If Scandinavia is the home of synth-pop, Norway’s Casiokids should fit right in. On the one hand, their UK debut throws up dreamy synth-pop a la their countrymen Röyksopp, but on the other it’s a hyper-bubblegum pop romp that lends itself to that country’s answer to Kylie, Annie.
It might be their first physical release on these shores (albeit some months after it was unleashed across the rest of the world), but it’s certainly not the first we’ve heard from them. An indie release, Fuck MIDI, gave them cult status in Norway, but it was their first record in 2010, Topp Stemning Pa Lokal Bar, and singles Gront Iys i alle ledd/Togens hule and the brilliant Fot i hose that established their name on the electro circuit.
Riding high on this success, they went on to win what has to be the weirdest prize in music – a one million kroner (£100,000) grant from fellow Norweigans a-ha, awarded to the artists deemed to have the best export potential. Presumably they took this about as seriously as you’d expect, because unlike most European acts teetering on the brink of international acclaim, they’ve shunned English, sticking with their native tongue for their a-ha funded Moshi Moshi release. This means most of us will struggle to ask for Aabenbaringen Over Aaskammen in a record shop, but staying in their comfort zone lyrically has given them time to sharpen up and experiment with a more spacey, psychedelic synth sound.
The band has made much of this being a more “mature” sound for them, and it certainly starts off that way, with the opening (title) track. A crackling brass and wind intro that gives way to fluttering flutes, it has a dawn freshness to it. As it segues into Det Haster!, with forest noises and bird song echoing, it couldn’t be further away from the fierce chaos of Fot i hose. Yet when it gets into full swing, it’s a much more similar beast. Crunching, plodding, quirky pop under an icy vocal, with a layer of theremin to pull it all together, it’s the chilled out older brother of Fot i hose.
Dresinen is different. A slice of cartoonish, Dresden Dolls goth-pop, with pouty britpop boy/girl lyrics, The Auteurs would have loved its drama and brattishness, if not the occasional, unnecessary twinkling that’s slapped over it. They then shift gear, moving from the forest to the jungle for a spot of afro-pop. Golden Years starts off with high energy, but the vocals don’t quite keep up with the music, and what feels like a cute one-minute jam is stretched out over four minutes. It sets the tone for the next few songs until Selskapets Triste Avslutning, which sees beautiful theremin wails loop around a whimsical falsetto, gradually building up into a dizzying rush of a instrumental and a 30-second xylophone fade out.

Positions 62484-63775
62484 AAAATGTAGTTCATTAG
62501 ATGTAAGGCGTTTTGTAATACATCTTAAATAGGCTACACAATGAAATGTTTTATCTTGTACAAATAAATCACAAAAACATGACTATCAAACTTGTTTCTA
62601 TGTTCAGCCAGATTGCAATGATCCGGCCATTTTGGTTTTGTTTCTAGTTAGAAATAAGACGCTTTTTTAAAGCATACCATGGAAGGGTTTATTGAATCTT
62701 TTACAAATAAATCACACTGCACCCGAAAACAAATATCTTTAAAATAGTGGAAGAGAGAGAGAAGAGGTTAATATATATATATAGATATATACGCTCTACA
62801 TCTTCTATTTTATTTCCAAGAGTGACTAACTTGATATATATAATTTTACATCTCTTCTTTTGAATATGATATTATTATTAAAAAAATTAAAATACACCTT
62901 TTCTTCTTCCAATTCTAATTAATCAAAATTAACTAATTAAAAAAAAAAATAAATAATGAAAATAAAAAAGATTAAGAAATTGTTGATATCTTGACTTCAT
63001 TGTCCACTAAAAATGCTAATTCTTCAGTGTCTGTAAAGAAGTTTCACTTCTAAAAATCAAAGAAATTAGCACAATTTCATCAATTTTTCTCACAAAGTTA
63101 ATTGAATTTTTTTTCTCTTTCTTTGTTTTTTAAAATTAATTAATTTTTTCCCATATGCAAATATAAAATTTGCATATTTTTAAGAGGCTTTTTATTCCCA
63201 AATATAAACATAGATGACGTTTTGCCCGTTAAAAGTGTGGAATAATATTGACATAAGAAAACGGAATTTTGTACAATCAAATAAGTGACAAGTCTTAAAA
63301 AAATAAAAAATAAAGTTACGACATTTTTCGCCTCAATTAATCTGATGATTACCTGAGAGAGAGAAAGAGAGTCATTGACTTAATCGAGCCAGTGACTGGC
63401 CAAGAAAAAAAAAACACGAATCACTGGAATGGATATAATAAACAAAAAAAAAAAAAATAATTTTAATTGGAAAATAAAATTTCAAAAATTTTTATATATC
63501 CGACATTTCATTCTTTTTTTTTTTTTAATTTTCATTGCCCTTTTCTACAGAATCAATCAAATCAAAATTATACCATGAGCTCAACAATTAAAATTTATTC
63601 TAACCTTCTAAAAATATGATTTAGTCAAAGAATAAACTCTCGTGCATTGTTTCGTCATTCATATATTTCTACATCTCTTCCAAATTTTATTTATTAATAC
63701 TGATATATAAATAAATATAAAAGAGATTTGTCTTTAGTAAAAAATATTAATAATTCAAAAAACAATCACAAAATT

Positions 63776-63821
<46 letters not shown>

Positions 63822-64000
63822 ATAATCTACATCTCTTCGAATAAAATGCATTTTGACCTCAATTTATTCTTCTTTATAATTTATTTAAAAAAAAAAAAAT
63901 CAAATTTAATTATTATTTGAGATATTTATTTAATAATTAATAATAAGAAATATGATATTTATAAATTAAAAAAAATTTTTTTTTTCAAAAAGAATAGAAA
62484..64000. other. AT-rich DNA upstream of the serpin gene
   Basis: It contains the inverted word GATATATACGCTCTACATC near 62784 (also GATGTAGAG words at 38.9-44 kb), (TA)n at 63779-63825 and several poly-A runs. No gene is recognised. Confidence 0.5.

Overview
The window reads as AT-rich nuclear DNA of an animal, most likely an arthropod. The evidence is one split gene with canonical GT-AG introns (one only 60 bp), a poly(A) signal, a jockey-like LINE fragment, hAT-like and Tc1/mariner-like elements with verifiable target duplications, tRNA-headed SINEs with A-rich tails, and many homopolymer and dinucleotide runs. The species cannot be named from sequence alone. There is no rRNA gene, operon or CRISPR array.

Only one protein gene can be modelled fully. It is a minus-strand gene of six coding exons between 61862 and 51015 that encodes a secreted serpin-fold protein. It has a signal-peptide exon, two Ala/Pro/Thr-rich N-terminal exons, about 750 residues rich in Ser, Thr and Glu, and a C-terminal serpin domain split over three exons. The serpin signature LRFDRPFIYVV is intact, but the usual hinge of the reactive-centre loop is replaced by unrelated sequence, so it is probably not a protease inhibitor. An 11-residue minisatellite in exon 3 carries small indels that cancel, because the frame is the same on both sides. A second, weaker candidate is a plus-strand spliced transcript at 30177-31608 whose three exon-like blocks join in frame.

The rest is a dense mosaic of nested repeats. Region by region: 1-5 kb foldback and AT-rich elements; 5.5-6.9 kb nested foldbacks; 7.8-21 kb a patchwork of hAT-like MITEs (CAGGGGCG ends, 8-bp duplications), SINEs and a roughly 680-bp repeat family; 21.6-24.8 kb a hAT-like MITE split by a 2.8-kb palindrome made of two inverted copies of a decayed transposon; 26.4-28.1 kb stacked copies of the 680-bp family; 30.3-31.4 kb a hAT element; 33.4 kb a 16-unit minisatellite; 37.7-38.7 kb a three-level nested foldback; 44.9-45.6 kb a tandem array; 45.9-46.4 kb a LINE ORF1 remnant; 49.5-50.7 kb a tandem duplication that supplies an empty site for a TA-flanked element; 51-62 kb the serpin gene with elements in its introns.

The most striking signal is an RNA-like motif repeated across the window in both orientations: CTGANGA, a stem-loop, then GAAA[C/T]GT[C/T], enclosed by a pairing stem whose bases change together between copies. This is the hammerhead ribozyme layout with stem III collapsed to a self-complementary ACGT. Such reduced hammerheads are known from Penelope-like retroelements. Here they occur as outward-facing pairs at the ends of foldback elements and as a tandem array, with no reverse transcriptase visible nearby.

Towards the end of the album, they look more to Röyksopp and M83 for intricate, soaring synths with a melancholic bite. Closing track Aldri Ska Me Ha Det G is especially bittersweet, with Super Furry Animals‘ warped, lazy wooziness and distorted vocals. There are some mid-song breakaways that feel so calm and lonely compared to the constant hyper-noise of the rest of the album, that the vocals sound stark and devastatingly sad.
Bands making a conscious effort to make a “mature” record usually spells disaster but, while it’s far from perfect, Casiokids have done well to polish their sound, even if they’ve not yet quite decided what they want to be when they grow up.